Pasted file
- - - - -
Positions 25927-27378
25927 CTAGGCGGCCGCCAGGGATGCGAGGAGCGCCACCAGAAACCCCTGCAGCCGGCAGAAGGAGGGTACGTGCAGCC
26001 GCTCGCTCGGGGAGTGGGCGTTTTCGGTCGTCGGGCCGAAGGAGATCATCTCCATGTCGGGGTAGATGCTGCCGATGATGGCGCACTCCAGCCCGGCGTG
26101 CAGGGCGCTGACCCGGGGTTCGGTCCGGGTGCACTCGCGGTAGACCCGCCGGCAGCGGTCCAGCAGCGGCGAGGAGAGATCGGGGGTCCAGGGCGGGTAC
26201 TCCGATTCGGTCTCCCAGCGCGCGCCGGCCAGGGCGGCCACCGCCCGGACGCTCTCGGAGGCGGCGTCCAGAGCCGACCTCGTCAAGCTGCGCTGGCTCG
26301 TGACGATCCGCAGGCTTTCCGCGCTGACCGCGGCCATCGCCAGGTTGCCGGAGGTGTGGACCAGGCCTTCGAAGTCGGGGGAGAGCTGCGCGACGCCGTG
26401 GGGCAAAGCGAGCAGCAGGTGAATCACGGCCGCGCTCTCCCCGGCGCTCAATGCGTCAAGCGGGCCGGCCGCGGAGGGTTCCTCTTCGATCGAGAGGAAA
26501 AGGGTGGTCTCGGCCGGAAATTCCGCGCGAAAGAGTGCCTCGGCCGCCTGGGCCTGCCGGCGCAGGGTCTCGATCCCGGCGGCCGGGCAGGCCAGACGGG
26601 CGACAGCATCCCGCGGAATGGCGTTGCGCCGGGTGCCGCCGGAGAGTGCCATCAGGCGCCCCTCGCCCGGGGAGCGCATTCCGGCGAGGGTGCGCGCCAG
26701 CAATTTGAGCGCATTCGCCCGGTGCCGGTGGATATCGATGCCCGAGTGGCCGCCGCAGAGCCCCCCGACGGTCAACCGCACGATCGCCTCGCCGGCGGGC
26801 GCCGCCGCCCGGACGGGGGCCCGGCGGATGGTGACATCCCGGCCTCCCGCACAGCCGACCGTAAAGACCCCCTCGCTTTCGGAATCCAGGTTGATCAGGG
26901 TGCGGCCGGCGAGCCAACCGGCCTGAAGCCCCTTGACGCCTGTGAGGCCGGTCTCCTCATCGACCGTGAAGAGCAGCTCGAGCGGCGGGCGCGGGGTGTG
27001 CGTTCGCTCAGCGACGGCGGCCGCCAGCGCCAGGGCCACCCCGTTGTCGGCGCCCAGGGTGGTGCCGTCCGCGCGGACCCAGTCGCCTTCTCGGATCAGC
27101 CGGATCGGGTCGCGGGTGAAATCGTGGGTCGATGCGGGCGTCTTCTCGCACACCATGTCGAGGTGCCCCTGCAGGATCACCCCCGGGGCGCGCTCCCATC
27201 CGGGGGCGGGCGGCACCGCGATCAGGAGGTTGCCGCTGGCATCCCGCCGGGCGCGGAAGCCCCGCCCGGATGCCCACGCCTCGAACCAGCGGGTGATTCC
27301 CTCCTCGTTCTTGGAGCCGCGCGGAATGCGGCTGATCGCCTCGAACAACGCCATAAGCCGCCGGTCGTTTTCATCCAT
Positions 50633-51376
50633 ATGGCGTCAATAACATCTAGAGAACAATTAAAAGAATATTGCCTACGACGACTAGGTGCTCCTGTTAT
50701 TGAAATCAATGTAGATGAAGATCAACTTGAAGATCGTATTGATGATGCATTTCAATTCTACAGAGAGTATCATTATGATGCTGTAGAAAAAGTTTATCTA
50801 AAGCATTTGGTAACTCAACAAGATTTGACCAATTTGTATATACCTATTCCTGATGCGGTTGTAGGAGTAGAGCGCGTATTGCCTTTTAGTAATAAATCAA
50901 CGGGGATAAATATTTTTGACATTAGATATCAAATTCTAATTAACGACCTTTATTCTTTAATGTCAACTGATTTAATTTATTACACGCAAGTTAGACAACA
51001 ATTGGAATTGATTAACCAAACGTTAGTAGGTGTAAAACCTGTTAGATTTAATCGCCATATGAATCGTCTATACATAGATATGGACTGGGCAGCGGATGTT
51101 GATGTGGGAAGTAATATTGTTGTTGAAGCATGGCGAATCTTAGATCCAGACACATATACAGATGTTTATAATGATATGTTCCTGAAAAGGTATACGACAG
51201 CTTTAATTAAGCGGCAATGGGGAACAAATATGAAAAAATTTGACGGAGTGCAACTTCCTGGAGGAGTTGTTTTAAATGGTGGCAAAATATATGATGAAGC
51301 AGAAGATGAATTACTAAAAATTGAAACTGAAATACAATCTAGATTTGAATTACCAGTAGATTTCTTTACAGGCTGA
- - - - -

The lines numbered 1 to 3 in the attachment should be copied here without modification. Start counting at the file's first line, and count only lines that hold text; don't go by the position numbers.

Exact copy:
Positions 25927-27378
25927 CTAGGCGGCCGCCAGGGATGCGAGGAGCGCCACCAGAAACCCCTGCAGCCGGCAGAAGGAGGGTACGTGCAGCC
26001 GCTCGCTCGGGGAGTGGGCGTTTTCGGTCGTCGGGCCGAAGGAGATCATCTCCATGTCGGGGTAGATGCTGCCGATGATGGCGCACTCCAGCCCGGCGTG